Companies Debate Path of Network Convergence
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The Gartner Group this week brought together many of the kingpins of networking and telecommunications, along with a few upstarts and they all swore allegiance to Internet technologies.
At Gartner's Symposium/ITxpo, AT&T Corp. Chairman and CEO Michael Armstrong, GTE Corp. Chairman and CEO Charles Lee, Ameritech Corp. Chairman and CEO Richard Notebaert, and Level 3 Communications Inc. President and CEO James Crowe argued over who was best positioned to provide integrated voice, data, and Internet connectivity. In a separate appearance, Cisco Systems president and CEO John Chambers explained why they ought to do it with his network hardware.
The overriding trend everyone was talking about was convergence of all networking around a single infrastructure based on Internet protocols. AT&T's Armstrong said converging all data types on IP (Internet protocol) networks has the same kind of potential as the standardized hardware architecture that made the PC revolution possible. Although he sees gaps in the standards for supporting voice-over-IP connections, Armstrong said he was determined to make it work.
Gartner, an information technology research service, says the majority of its IT customers consistently express the desire to have a single provider of voice and data networking services, ideally over a single connection.
Lee, of GTE, agreed that customers want an integrated voice and data infrastructure but questioned whether they really want to give all of their business to a single provider. "If I was Citicorp, I wouldn't put it all in one vendor. I'd have backup," he said.
Level 3's Crowe agreed with the demand for a single network provider, but said it may not be one of the old-line phone companies. They don't understand the constant investment in new hardware and software that the Internet requires, he said. That will provide openings for upstarts like his firm, which is building a new telecommunications infrastructure entirely on IP. "We're going to see whole new companies whose names we probably didn't know three or four years ago come up and start offering services," he said.
Ultimately, the dividing lines between telephone and computer networks will disappear, Ameritech's Notebaert said. "It means the Internet goes away anyway, and you're just going to be online all the time. You're not going to have to go through the routine you do now with your modem," he said.
Gartner analyst David Smith said he thought that was an exaggeration, however. "You may do more voice connectivity over IP. Sure, that will happen. But it will still be the Internet," he said. Nor will the convergence of many data types on a single network happen overnight, he said.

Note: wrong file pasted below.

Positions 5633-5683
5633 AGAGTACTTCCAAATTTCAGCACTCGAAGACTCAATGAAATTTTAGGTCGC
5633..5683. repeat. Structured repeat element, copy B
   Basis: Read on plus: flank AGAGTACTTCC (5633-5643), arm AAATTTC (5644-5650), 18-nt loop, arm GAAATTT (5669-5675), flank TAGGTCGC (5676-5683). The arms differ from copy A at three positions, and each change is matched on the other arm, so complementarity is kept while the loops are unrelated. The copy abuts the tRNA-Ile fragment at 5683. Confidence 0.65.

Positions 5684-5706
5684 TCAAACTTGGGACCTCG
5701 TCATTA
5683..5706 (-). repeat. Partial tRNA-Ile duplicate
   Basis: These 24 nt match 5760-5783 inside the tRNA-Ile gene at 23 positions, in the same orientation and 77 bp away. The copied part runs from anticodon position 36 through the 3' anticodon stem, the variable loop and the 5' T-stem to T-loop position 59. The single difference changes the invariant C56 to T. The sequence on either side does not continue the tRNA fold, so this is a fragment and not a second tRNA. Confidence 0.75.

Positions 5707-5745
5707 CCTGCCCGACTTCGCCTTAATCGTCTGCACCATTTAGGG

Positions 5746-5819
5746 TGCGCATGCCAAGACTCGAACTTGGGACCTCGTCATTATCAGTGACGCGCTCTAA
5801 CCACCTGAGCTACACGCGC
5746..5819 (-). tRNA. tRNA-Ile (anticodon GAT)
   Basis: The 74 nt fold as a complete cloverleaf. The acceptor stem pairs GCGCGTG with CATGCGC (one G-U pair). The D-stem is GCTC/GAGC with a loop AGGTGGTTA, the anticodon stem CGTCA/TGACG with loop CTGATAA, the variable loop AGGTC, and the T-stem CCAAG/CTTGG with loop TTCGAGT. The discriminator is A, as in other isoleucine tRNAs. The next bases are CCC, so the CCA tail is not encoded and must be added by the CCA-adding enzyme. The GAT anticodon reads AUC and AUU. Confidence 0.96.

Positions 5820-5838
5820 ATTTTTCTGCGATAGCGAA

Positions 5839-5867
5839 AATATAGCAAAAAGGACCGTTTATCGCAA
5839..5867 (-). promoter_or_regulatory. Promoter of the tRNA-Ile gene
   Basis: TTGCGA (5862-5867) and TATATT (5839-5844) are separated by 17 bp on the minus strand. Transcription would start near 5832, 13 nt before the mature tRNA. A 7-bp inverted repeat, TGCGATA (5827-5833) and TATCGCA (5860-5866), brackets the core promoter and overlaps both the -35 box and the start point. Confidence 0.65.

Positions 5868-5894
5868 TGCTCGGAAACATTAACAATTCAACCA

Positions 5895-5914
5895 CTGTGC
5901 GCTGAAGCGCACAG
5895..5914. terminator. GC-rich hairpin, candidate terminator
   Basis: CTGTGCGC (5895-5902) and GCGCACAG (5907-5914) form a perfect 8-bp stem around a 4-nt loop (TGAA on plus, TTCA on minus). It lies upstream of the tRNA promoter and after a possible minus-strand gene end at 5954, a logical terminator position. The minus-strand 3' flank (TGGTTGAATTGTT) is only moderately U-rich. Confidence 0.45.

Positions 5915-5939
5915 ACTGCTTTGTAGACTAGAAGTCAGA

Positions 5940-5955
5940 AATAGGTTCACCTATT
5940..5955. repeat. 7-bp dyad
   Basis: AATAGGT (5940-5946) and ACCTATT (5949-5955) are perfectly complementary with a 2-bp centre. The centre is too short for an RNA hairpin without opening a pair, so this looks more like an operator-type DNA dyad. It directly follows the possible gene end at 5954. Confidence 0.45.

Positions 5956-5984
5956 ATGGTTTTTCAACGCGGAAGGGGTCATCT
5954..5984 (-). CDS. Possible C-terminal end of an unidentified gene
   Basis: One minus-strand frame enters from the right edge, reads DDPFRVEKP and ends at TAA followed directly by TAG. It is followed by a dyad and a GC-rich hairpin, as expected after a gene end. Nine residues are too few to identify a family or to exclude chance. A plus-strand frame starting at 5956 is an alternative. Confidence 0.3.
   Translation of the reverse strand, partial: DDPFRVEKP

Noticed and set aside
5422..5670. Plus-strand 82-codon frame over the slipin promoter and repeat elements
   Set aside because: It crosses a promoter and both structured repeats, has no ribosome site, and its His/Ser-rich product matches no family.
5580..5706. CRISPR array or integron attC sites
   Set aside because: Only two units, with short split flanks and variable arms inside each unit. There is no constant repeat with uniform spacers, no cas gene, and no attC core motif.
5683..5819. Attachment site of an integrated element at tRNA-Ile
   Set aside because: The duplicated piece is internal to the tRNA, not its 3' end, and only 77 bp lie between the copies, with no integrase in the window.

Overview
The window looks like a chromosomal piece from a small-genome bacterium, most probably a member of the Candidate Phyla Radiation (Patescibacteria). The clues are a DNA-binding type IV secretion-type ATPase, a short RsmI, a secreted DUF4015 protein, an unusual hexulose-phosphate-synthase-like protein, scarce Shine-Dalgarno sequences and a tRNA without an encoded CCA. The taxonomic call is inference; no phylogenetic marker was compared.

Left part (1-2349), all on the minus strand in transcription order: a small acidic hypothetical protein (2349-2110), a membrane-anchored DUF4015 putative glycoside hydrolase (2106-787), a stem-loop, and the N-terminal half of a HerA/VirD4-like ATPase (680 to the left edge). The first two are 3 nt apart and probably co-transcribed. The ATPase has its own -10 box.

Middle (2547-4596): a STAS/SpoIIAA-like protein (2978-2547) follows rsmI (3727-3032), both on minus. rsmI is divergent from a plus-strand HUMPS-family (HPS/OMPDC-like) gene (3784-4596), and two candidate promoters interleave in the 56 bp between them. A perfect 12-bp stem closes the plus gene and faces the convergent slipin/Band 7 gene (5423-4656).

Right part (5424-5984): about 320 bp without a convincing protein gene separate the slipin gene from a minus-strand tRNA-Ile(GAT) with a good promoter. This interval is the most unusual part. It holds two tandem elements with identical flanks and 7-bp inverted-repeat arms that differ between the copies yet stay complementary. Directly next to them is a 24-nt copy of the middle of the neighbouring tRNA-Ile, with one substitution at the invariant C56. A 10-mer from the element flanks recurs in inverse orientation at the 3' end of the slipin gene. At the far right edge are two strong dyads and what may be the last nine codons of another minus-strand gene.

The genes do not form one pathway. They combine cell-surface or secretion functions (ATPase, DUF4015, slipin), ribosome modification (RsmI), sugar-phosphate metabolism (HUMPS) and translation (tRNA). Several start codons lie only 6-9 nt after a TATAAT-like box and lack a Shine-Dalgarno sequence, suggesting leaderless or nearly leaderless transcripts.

Cisco's Chambers said the need for telecommunications firms to invest in IP infrastructure will help sustain the growth in his sales even in the face of Asia's economic crisis and the threat of recession in the U.S. Traditional voice networks will be replaced by networks that carry mostly data, and voice will be a commodity -- maybe even something that gets thrown in for free, he said. Established phone network providers are facing challenges from upstarts like Level 3 as well as from the cable companies, and that means they can't afford to stand still, he said.
"What was a competitive advantage today will become a commodity in the future," Chambers said. "In the short-term, they will make some money providing data, voice, and video on the same line, but then merely providing the connection will commoditize." Just as cable companies today make money off premium channels and pay per view programming, future network providers will need applications to escape from low-margin commodity sales, he said.
Competition between phone and cable companies has accelerated the drive toward putting the high bandwidth connections into the home, Chambers said. As a result, he disagreed with Gartner's prediction that business-to-business transactions will continue to dominate e-commerce for the foreseeable future. Although business-to-business accounts for about 80 percent today, business-to-consumer will catch up by 2001, he said.
Chambers said he also believes his partnerships with Microsoft Corp. and other application vendors will make a difference, given that Web performance is determined by client and server platforms and applications as well as bandwidth. "If companies don't work together, you're not going to be able to solve this problem, and the frustration of consumers -- the perception that it's too slow -- is going to be with us for a long time," Chambers said.
Cisco and Microsoft are particularly pooling their energies on accelerating the standardization and popularization of voice-over-IP technology, Chambers added.